I have to make a special shout-out to the final page, where it gives brief descriptions of the various city/town encounters. A lot of these seem to be lifted almost verbatim from the 1E DMG, like how a ghast/ghoul – which you’ll encounter in a city at night, mind you – says that you’ll encounter them “near charnel houses, graveyards, etc. Ghasts number 2-8, while ghouls number 4-16.”

Gary Gygax may have been gone from TSR by the time MC1 was written, but his spirit lived on.

Please note my use of affiliate links in this post.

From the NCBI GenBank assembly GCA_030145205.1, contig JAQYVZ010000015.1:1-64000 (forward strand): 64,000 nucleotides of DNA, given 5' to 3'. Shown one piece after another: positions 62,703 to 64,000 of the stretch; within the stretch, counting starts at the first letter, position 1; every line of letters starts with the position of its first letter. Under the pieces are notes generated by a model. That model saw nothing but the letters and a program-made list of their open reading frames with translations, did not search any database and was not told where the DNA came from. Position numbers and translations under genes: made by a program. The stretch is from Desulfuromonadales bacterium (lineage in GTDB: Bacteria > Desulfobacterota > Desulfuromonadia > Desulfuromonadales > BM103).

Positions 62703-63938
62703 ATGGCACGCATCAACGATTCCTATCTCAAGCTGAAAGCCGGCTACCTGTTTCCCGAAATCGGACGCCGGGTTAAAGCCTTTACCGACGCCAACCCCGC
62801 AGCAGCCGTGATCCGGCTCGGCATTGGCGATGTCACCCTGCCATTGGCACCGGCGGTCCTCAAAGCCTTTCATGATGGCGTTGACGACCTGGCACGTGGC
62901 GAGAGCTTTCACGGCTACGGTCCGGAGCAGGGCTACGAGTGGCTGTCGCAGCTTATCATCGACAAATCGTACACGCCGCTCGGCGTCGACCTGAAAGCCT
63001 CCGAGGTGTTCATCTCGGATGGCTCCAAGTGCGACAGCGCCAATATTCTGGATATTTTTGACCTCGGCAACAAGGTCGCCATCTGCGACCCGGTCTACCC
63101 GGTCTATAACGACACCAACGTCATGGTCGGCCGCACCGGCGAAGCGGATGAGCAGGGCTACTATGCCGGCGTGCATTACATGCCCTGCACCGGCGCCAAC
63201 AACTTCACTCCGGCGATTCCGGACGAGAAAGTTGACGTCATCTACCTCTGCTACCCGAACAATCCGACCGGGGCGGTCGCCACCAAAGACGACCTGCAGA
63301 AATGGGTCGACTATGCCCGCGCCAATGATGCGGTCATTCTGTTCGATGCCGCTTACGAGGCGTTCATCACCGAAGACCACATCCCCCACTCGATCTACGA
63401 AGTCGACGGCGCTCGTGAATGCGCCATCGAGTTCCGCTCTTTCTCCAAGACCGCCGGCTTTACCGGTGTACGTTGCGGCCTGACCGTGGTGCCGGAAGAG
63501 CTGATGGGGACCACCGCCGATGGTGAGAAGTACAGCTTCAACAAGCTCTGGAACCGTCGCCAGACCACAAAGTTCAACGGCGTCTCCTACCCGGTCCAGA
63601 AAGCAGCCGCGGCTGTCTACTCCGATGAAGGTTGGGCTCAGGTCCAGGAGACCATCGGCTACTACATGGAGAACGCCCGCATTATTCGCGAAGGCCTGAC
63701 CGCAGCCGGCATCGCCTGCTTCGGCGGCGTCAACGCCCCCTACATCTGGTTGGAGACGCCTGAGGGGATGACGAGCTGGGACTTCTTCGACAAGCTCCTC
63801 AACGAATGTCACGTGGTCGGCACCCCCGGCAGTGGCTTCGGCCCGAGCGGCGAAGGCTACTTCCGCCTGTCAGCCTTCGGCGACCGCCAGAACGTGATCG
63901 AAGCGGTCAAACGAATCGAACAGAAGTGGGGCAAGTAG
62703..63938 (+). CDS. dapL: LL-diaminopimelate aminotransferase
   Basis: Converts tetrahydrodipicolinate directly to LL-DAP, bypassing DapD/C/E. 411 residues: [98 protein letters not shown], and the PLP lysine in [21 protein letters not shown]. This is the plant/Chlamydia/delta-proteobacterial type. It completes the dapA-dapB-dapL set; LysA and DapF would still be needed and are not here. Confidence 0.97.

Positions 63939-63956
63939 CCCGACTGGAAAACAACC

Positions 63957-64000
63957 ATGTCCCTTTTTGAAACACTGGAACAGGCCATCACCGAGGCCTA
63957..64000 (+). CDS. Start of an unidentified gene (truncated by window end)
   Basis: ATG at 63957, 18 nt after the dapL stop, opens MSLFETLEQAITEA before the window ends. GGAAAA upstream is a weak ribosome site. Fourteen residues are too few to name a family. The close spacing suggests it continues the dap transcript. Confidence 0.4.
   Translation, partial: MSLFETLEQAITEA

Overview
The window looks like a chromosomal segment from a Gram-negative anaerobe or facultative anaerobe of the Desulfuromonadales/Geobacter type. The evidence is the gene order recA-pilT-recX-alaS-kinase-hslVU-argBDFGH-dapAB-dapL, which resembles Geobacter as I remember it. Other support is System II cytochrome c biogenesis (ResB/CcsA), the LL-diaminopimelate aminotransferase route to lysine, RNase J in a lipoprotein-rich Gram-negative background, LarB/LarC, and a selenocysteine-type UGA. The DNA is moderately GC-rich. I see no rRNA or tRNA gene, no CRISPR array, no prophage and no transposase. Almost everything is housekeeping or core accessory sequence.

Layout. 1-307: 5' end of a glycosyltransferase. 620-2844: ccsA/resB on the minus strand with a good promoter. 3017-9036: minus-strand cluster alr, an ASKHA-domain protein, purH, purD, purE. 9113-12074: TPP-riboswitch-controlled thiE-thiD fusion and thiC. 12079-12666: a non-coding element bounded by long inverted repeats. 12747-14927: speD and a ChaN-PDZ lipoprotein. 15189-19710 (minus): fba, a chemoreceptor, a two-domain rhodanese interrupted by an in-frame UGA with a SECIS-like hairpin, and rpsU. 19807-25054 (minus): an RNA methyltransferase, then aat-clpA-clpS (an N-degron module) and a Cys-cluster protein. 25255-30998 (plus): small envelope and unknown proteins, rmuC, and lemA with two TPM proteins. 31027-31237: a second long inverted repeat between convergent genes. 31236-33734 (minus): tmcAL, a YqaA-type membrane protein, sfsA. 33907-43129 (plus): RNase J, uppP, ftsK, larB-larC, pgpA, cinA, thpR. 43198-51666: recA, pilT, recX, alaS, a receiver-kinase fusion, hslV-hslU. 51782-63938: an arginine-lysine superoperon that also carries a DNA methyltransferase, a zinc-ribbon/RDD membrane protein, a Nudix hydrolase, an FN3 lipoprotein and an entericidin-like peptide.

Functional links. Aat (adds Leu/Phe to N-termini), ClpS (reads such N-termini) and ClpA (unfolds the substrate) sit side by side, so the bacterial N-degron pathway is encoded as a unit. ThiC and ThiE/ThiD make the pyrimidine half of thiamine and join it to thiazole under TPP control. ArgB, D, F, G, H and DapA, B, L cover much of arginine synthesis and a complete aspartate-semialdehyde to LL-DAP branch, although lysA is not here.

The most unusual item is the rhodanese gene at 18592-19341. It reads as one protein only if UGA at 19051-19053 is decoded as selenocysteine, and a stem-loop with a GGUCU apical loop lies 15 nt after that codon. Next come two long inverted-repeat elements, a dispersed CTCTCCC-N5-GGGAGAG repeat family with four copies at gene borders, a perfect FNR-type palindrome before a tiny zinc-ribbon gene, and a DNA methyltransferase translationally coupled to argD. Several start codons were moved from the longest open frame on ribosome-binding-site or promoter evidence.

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Micah Sweet

Level Up & OSR Enthusiast
I absolutely loved all these "books"; the Monstrous Manual is bar none my favorite monster book in all of D&D. So exciting for more talk about them.

In addition to general mechanical utility and appearances in random encounter tables, I think its worth noting that a lot of the less "combat ready" monsters served the additional purpose of supporting the simulation and verisimilitude principals of old school, classic D&D. Those creatures were still part of the world, often a common part, and there was value in mechanical representation for them. Even 5e had a large section of normal animals, for example.
 

I absolutely loved all these "books"; the Monstrous Manual is bar none my favorite monster book in all of D&D. So exciting for more talk about them.